What Would You Give Up to Buy Your Dream Home?
In a survey released by Century 21 Real Estate, renters said they are willing to contribute less to their 401(k) to buy their dream home. Not a good idea, says Eve Kaplan, a financial adviser with Kaplan Financial Advisors in Berkeley Heights, N.J.
"The problem we often face as planners is convincing folks to postpone the 'here and now,' including enjoyable things, and focusing more on the future," Kaplan says. "It is really difficult to live on Social Security, which never was designed to be the sole source of retirement savings."
Americans are just not saving enough for retirement. According to a recent BlackRock survey, 58% of all 401(k) plan participants were not saving the maximum with their plans. The survey also found that eight in 10 retirees regret they did not save more for retirement through their 401(k) plans.
"Contributing less to one's 401(k) could often mean sidestepping a valuable company match," Kaplan says. "It's OK to sacrifice for a home, but a better sacrifice would be to forgo the dream home -- gourmet kitchen, media room, etc. -- and retain 401(k) deferrals."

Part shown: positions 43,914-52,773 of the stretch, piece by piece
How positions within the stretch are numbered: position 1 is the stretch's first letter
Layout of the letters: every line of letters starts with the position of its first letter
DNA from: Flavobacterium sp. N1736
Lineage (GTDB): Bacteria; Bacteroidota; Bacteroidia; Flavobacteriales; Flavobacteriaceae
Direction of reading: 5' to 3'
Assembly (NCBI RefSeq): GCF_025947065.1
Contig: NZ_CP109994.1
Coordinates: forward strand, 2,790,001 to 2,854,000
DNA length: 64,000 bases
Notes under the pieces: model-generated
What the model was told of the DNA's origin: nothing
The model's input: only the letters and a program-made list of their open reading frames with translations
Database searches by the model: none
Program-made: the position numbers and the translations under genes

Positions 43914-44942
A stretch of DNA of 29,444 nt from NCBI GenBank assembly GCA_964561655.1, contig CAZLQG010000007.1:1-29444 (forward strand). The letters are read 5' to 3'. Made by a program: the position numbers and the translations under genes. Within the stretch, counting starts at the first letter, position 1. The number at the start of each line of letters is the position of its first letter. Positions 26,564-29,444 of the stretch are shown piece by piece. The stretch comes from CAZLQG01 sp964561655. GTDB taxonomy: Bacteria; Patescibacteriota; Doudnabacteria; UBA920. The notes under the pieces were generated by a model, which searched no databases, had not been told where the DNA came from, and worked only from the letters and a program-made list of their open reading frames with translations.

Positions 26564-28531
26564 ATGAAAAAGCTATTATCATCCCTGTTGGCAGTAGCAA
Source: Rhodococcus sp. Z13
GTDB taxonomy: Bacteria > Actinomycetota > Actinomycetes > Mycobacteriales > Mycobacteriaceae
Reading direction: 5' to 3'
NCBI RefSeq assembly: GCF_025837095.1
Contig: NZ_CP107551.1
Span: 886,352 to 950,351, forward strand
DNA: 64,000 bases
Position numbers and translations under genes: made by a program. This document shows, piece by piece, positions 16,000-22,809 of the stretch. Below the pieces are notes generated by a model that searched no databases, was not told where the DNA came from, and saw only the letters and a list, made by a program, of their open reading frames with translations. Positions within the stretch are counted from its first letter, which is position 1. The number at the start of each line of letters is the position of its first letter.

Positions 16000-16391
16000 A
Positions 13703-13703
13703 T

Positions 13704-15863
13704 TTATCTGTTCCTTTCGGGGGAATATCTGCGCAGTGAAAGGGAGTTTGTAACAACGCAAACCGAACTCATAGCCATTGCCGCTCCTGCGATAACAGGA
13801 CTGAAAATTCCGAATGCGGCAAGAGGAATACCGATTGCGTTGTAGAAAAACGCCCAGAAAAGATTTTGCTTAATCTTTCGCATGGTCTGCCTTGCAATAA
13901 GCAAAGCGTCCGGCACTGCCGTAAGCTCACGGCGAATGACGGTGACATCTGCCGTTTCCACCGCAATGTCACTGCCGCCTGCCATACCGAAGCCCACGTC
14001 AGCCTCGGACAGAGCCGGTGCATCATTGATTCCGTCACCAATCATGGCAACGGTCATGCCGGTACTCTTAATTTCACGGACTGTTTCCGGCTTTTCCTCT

Instead of reducing or stopping your 401(k) contributions, Ron Howard, managing principal at Siena Wealth Management in San Jose, Calif., recommends reducing or eliminating some other expenses.
Even if you are buying a house you can afford, Howard says, you will still need to give up certain things you were used to doing or spending on as a renter. That's because on top of your mortgage, you will have to deal with many unexpected costs as a first-time homeowner.